ScotRail has announced it will train more than 50 staff in mental health first aid.

The training, which is accredited by the NHS, is designed to help employees identify people who may require assistance and guide them towards the appropriate support services.

The programme, which involves instruction on listening, reassuring and asking about suicide where appropriate, has already been completed by some Scotrail staff.

The announcement followed the start of Mental Health Awareness Week, which began yesterday.

ScotRail occupational health manager Nadya Kuhl said that “ScotRail is absolutely committed to providing appropriate support for mental health issues and the introduction of mental health first aiders will enhance what we can deliver for our own people and customers,” adding that the rail provider was well aware of “the importance of engaging and identifying the signs of someone in need of support and how critical this can be to helping with treatment, and ultimately saving lives.”

“If even just one person who is going through a difficult time gets the help they need, then it will be worthwhile,” she added.

Tom Scott from See Me, which aims to tackle mental health stigma and discrimination, urged other employers to ensure staff are supported in the workplace.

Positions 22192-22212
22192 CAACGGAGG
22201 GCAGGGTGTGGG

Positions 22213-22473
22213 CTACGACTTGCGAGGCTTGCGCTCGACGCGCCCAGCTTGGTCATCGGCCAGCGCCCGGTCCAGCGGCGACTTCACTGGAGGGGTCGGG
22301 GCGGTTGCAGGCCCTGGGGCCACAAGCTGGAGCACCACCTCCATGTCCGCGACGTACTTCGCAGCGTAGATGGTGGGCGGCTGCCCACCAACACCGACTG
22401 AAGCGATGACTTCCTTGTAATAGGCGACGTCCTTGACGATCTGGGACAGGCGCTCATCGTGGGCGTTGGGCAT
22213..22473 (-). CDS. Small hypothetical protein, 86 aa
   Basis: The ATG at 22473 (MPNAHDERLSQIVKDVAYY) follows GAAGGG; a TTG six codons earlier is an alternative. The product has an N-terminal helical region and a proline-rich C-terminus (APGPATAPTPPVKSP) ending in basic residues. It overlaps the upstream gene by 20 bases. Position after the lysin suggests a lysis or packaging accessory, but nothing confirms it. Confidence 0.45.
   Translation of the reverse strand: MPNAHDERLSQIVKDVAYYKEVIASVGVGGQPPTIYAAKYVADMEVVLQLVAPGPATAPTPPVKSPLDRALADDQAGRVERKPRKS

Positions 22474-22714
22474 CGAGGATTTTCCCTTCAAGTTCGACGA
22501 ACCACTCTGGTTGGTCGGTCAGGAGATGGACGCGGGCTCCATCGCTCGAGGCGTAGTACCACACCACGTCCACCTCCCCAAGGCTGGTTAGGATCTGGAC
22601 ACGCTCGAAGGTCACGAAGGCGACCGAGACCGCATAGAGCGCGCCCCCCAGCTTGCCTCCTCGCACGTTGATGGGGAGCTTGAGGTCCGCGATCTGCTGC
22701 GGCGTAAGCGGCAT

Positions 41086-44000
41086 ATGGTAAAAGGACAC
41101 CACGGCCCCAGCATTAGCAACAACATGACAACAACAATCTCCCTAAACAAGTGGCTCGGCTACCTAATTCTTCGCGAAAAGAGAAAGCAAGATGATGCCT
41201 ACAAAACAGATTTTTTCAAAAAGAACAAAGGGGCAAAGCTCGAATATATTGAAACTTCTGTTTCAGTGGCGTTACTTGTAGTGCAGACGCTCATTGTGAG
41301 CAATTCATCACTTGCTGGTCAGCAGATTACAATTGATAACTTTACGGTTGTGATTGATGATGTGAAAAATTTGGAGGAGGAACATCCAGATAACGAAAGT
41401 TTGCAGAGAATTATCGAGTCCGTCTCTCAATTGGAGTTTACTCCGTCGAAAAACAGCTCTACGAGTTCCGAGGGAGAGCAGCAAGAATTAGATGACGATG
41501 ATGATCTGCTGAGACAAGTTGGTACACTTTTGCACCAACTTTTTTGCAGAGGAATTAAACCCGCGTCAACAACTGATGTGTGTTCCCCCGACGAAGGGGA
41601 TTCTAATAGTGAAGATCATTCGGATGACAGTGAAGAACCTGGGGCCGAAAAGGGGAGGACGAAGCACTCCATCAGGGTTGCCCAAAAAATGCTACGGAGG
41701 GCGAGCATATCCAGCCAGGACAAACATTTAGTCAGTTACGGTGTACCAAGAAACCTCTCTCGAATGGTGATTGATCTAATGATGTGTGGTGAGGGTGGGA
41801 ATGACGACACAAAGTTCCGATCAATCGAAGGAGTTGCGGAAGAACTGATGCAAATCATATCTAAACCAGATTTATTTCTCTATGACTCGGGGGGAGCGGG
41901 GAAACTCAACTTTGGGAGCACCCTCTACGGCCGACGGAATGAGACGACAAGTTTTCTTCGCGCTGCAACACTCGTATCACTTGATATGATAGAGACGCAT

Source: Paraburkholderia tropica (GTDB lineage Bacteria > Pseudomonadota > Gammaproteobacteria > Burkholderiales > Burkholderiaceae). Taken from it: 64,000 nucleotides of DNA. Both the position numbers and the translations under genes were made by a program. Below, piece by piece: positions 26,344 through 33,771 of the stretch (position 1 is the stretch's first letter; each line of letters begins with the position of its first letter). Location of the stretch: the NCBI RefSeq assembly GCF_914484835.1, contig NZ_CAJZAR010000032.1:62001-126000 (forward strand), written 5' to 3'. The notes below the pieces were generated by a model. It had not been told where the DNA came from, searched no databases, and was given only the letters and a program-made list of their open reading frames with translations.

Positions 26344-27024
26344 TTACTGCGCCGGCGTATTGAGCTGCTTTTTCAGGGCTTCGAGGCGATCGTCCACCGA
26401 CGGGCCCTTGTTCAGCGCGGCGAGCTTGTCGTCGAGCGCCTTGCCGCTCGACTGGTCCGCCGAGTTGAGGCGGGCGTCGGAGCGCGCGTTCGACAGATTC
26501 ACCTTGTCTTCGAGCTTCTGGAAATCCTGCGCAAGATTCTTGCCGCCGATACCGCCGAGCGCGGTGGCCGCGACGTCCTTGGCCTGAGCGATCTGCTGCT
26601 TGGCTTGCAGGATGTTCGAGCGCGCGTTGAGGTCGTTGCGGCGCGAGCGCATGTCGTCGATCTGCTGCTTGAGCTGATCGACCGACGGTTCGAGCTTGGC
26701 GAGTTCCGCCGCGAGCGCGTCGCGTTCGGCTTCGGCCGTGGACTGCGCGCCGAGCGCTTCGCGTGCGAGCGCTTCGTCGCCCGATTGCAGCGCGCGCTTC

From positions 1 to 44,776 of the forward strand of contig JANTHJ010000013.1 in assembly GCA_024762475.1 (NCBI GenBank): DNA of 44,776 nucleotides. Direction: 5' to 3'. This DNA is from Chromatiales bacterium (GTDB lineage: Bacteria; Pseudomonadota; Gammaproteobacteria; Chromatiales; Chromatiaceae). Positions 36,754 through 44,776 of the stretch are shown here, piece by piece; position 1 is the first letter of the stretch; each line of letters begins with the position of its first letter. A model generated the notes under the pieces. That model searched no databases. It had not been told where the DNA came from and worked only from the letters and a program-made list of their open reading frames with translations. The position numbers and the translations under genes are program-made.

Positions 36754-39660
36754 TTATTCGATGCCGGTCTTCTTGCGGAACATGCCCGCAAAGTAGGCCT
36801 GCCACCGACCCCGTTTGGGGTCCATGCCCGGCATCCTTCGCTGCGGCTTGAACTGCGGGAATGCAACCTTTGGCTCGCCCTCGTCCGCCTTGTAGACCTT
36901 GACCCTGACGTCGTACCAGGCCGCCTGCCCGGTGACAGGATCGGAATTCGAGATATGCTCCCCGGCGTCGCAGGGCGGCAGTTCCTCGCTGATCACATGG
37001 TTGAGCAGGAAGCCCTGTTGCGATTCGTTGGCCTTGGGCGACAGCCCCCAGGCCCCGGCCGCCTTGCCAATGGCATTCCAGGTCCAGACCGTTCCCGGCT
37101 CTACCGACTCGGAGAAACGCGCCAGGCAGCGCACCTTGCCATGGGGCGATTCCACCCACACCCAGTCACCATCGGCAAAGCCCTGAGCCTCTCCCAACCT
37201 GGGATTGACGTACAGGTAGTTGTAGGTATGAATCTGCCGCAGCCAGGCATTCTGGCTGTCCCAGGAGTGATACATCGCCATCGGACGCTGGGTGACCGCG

Scott said: “There is a significant problem with people in Scotland being able to speak openly about their mental health, especially at work. We want organisations to create cultures that are open in talking about mental health and where discriminatory behaviour is challenged,” he said.

“It’s great to see the action that ScotRail are taking to give their staff the confidence and knowledge to have open and supportive conversations on mental health. We have been working with them for the past few months and this is one of a number of things the company has done to challenge stigma and improve cultures for both their staff and their customers.

“When someone is struggling with their mental health, they deserve help and compassion, and we would urge all workplaces to ensure that their staff feel confident and able to speak about mental health.”